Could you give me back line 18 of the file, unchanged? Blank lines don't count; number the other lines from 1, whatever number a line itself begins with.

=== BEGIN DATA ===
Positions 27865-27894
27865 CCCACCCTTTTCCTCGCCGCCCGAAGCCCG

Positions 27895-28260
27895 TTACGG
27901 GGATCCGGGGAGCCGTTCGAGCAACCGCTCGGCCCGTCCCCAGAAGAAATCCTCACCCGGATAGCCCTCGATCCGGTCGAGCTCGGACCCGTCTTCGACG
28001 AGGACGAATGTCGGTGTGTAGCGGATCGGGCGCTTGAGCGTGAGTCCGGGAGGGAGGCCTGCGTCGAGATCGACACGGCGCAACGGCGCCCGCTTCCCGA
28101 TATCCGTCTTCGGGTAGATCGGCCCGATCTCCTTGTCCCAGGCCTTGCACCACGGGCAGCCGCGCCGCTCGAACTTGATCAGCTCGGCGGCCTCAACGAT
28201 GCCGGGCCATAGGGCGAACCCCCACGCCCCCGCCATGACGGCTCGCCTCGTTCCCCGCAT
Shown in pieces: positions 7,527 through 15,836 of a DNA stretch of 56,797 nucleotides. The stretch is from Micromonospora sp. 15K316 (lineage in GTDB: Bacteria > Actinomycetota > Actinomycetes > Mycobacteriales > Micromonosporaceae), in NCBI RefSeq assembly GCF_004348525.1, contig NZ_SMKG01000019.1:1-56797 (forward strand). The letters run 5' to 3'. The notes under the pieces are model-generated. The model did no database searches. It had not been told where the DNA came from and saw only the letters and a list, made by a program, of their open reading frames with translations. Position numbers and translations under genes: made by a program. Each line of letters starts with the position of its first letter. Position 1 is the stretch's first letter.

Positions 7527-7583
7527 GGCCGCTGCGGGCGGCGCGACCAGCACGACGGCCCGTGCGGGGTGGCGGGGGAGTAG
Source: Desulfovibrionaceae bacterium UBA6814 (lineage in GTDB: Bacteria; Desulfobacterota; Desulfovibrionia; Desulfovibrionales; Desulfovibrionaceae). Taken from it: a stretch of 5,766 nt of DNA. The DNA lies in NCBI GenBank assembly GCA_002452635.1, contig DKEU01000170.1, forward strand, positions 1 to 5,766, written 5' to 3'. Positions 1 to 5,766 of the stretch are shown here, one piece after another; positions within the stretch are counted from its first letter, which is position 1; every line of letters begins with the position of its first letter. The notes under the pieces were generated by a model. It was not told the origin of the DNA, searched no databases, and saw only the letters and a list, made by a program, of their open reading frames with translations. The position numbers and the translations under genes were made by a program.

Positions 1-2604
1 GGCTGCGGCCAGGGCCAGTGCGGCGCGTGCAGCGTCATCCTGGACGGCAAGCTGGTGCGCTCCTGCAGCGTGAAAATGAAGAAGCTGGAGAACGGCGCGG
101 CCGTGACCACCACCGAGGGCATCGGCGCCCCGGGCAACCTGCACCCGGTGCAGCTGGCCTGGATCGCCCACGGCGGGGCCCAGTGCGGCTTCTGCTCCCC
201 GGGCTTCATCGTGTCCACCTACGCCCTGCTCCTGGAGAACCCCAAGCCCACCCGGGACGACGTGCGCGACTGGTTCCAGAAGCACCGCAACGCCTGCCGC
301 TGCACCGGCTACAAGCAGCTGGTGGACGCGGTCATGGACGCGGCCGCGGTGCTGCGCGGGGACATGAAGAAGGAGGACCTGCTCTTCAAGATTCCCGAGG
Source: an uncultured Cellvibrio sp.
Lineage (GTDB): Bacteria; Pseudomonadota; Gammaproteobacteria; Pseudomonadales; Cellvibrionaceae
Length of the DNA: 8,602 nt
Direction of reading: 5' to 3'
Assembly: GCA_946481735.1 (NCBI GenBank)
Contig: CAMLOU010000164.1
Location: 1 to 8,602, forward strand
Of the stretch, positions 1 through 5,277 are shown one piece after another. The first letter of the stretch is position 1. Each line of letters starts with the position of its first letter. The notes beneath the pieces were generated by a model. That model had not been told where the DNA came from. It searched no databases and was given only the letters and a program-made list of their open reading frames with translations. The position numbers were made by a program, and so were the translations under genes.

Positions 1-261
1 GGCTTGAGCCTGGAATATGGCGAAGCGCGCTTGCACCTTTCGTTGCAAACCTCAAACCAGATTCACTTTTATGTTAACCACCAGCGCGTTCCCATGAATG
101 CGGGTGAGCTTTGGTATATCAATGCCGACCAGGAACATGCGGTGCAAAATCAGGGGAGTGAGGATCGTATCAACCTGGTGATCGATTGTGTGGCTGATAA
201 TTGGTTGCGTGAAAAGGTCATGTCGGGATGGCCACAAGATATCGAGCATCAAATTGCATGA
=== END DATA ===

Source: an uncultured Cellvibrio sp.